TABLE 4

Diagnostic Criteria for Anaphylaxis3

The presence of any 1 of these 3 criteria indicates that anaphylaxis is highly likely:
1. Acute onset of an illness (over minutes to several hours) involving skin, mucosal tissue, or both (eg, generalized hives, pruritus or flushing, swollen lips-tongue-uvula) and at least 1 of the following:
    Respiratory compromise (eg, dyspnea, wheeze-bronchospasm, stridor, reduced peak expiratory flow rate, hypoxemia)
    Reduced blood pressure or associated symptoms of end-organ dysfunction (eg, hypotonia [circulatory collapse], syncope, incontinence) or
2. ≥2 of the following that occur rapidly after exposure to a likely allergen for that patient (minutes to several hours):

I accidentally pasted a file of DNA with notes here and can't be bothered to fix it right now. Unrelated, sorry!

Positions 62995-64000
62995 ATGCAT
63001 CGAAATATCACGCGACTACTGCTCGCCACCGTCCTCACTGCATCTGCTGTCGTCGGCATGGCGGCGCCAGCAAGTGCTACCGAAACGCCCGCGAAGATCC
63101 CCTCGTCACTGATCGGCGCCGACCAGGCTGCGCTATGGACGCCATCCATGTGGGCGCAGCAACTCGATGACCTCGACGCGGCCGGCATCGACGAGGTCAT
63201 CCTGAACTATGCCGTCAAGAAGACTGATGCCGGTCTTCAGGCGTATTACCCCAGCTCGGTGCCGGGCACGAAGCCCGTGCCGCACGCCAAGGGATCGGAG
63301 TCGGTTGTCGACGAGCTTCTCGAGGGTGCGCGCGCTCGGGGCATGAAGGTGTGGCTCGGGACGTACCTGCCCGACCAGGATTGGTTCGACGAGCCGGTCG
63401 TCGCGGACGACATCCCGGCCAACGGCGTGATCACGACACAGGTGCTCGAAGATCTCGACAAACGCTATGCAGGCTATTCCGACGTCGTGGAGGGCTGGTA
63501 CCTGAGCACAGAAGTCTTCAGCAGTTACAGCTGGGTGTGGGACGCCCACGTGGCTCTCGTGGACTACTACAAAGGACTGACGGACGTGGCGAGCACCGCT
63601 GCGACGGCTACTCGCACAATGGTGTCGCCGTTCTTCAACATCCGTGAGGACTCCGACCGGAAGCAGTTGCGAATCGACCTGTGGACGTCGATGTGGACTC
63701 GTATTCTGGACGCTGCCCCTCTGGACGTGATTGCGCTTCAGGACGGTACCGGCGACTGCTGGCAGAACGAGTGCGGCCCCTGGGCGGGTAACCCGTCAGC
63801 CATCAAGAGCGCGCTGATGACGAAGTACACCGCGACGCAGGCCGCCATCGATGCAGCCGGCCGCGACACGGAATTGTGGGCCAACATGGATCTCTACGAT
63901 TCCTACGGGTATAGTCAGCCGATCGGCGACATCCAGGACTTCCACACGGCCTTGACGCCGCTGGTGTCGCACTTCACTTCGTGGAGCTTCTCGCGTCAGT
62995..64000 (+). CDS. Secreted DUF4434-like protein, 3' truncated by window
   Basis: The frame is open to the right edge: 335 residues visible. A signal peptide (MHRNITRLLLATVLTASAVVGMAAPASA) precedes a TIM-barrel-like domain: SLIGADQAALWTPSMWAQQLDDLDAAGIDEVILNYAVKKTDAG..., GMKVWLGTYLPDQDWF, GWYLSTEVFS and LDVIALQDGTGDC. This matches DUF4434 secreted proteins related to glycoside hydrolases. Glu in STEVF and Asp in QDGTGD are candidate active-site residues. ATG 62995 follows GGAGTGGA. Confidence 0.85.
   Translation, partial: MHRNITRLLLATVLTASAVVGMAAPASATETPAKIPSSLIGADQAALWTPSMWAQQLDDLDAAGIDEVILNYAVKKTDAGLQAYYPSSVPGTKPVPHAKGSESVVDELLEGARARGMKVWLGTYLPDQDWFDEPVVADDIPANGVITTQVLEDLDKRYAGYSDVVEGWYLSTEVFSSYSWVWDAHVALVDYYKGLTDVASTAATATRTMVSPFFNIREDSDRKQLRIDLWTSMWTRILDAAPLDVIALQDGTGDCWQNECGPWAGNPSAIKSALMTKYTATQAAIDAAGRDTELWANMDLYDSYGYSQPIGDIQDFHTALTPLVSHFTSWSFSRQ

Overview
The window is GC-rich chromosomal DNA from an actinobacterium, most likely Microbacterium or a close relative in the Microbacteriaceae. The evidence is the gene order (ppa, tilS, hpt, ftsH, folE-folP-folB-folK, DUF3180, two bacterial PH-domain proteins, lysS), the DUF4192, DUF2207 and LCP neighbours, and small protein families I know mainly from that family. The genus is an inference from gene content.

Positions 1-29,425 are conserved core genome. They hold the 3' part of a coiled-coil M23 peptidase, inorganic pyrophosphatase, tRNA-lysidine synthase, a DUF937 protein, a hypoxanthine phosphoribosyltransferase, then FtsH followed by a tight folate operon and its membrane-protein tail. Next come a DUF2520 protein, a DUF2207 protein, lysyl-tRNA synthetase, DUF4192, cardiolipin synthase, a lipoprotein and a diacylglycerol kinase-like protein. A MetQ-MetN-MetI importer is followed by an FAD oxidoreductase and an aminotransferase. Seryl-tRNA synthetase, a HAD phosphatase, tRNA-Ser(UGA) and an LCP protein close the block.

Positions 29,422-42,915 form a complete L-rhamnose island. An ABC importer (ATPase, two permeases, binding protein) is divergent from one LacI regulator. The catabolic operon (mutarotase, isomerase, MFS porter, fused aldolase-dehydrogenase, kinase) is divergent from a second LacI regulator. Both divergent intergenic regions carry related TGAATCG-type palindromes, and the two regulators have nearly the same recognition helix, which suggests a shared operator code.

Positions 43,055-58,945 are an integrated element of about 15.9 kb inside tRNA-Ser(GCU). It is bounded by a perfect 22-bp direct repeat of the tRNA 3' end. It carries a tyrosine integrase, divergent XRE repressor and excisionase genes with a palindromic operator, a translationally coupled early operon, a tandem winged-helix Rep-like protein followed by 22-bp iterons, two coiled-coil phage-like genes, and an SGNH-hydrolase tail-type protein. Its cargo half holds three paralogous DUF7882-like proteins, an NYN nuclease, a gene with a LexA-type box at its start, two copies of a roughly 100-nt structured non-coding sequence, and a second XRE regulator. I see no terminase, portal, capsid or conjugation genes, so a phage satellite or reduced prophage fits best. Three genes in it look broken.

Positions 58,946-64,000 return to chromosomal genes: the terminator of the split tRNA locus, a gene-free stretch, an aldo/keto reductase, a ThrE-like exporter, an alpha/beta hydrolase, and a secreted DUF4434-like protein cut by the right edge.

Involvement of the skin-mucosal tissue (eg, generalized hives, itch-flush, swollen lips-tongue-uvula)
    Respiratory compromise (eg, dyspnea, wheeze, bronchospasm, stridor, reduced peak expiratory flow rate, hypoxemia)
    Reduced blood pressure or associated symptoms of end-organ dysfunction (eg, hypotonia, syncope, incontinence)
    Persistent gastrointestinal symptoms (eg, crampy abdominal pain, vomiting) or
3. Reduced blood pressure after exposure to a known allergen for that patient (minutes to several hours); in infants and children, reduced blood pressure is defined by the following:
    Low systolic blood pressure (age-specific) or >30% decrease in systolic blood pressure
    Low systolic blood pressure is defined as follows:
        <70 mm Hg for ages 1 mo to 1 y
        <(70 mm Hg plus twice the age) for ages 1–10 y
        <90 mm Hg for ages 11–17 y
  • Note that in infants and young children, hypotension may be a late manifestation of hypovolemic shock. Tachycardia, in the absence of hypotension, also may indicate shock.73